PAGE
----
War Stories


GAS MASK

William R Hayes

Fort DIX New Jersey was my home for 18 weeks and the first part of those weeks began with basic training.
The army basic training course consisted of you learning a few elements of military life that when put together with your specialty MOS made you a complete soldier ready to go to work for good old UNCLE SAM.
One of the requirements needed before you completed BCT was to get the experienced of being gassed. The gas used was non lethal, but could ruin your whole day when exposed to its teary eyed, snotty nose, chocking cough producing effects. This gas was better known as CS or riot gas, and was used to break up many a gathering during the volatile 60`s.
The tear gas shack was situated on a small knoll, and the exit door was by some strange coincidence located in the path of a big oak tree. The position of the tree lead to some funny incidences when, coughing, gagging and running eyed shut trainees impacted with an unmovable object, the great old oak tree.

After the gassed and knocked senseless trainee begins his recovery back to reality, the drill sergeant is on his ass and explaining to the now prone solider on why it is important to keep your eyes open. The DI enforces this learning process by having the trainee push away mother earth until the DI gets tired.

I was standing in some sort of formation after my gassing and trying to recover from my training section, when at intervals you would hear the thud of impacting bodies and the following curses of the drills.

Standing and talking to some of my now recovered gassed buddies, I happened to turn my head and gazed upon one of the funniest instances of human oak tree bashing ever witnessed

A scream, followed by a fast moving green clad soldier exiting the gas chamber door, impacts full speed into that mother of an obstacle, a big oak tree. The sudden stop incurred by running into a solid object, rendered the babbling trainee unconscious.
Medics were on the scene with a quickness that amazed me and the other GIs who happened to witness the impacting. The medics began to revive the trainee by using smelling salts capsules crushed and placed under the nose of the prone individual...Soon the under constant eyes of the DI the soldier slowly recovered and was then placed in the medical jeep and taken to the on post hospital for observation.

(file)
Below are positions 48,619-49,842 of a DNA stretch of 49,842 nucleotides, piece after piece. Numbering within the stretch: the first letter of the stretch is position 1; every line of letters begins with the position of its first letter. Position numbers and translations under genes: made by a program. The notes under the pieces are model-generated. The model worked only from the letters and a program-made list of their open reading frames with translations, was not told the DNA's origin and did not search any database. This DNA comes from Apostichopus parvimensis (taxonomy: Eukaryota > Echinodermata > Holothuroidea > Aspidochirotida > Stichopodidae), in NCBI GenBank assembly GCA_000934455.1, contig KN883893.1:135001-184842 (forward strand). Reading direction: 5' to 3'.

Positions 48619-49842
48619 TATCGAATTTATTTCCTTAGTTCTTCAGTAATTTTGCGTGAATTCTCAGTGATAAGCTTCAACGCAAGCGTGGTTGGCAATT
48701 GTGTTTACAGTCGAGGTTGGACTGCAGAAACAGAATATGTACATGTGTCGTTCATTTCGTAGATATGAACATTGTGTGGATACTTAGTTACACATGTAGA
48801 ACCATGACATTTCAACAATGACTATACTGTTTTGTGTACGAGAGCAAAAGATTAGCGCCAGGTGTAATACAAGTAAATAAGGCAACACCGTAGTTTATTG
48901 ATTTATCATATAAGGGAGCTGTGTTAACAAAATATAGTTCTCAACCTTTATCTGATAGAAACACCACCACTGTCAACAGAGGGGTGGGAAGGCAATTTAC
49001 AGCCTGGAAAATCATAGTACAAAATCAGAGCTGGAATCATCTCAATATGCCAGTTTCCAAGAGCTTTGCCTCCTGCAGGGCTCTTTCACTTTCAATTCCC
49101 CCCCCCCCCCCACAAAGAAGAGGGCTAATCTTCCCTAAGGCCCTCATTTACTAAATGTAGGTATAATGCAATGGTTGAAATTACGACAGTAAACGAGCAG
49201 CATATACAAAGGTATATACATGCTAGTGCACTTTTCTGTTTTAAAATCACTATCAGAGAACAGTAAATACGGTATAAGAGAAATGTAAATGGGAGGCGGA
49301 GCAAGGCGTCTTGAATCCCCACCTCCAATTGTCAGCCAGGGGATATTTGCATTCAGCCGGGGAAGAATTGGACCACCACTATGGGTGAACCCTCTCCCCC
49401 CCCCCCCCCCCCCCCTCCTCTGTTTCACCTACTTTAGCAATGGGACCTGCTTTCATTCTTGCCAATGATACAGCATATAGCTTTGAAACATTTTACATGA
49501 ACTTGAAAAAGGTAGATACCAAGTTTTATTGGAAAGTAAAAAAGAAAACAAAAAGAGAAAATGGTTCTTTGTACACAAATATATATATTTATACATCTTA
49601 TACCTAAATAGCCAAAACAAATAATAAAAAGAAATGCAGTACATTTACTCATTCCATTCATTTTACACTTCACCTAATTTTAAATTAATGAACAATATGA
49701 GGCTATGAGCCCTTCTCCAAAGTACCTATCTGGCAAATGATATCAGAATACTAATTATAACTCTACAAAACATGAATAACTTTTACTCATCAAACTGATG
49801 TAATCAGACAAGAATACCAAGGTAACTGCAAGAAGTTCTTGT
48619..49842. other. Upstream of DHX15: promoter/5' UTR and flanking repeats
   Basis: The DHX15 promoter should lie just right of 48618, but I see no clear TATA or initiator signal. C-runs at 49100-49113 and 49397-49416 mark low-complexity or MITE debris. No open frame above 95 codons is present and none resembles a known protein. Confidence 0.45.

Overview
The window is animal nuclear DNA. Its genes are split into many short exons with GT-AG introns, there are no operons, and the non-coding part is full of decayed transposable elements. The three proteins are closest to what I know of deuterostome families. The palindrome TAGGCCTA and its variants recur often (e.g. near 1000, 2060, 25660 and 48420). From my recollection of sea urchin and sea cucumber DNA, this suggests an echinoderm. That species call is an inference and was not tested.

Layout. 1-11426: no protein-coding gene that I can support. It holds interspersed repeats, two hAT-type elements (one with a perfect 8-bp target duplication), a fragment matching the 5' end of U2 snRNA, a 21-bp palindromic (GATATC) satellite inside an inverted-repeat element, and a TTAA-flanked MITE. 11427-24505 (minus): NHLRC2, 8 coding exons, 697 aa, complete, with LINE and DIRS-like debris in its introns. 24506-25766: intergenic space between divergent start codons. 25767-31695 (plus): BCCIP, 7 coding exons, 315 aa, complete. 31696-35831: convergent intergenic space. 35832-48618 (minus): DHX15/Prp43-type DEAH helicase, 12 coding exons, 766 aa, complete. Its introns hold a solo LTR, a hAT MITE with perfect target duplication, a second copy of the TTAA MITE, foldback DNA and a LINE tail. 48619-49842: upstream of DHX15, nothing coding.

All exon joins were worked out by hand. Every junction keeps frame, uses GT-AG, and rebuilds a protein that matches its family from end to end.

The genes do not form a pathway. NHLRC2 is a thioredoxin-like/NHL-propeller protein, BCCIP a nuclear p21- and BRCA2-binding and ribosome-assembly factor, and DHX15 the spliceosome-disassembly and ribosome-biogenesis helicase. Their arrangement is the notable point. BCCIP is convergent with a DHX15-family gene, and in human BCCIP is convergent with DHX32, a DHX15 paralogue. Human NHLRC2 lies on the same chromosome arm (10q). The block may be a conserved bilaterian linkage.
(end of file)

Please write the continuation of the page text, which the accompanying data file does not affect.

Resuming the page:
The company later learned that the running troop received a concussion and had to be hospitalized. The reward for this troopers efforts was to be recycled which he had to go through training all over again but with a different training company. Bad luck for him because no one wants to go through basic training twice. You now will receive the bull shit from the DIs two fold. It gives me shivers just thinking about it.

Fast forwarding places me in the Republic of Vietnam, trying to survive the onslaught of bullets, bombs, and the environment. This Endeavour to survive meant you had to learn all about your equipment and how to use what you have so that you could complete the mission.

The opportunity to experience being gassed by the enemy arrived on a number of occasions. The first gassing I received was my company walked in to the enemyís base camp and they popped there version of cs gas on us before the fire fight broke out. I did not have to use my protective mask only because I got my ass shot up and I was medivaced from the battle field. On other occasions I learned how useless our proactive mask were, when exposed to gas when I donned on the mask, it was impossible to breath because the high humidity clogged the filters. So here we are with non working equipment in the middle of a battle. What an awakening.

The company stopped using the mask and when exposed to gas, a handkerchief dosed with water was placed around the face and we continued on with our mission, which was to find and eliminate the enemy. The gas mask carrying was now being used to carry other essentials needed to survive in an infantrymanís war.

There were other items just as useless to the infantryman, have you ever heard of a rain suit? A rubber and canvas get up in the tropics. Thatís another story.

The experiments with equipment continued and so does this infantrymanís tale. W Roland Hayes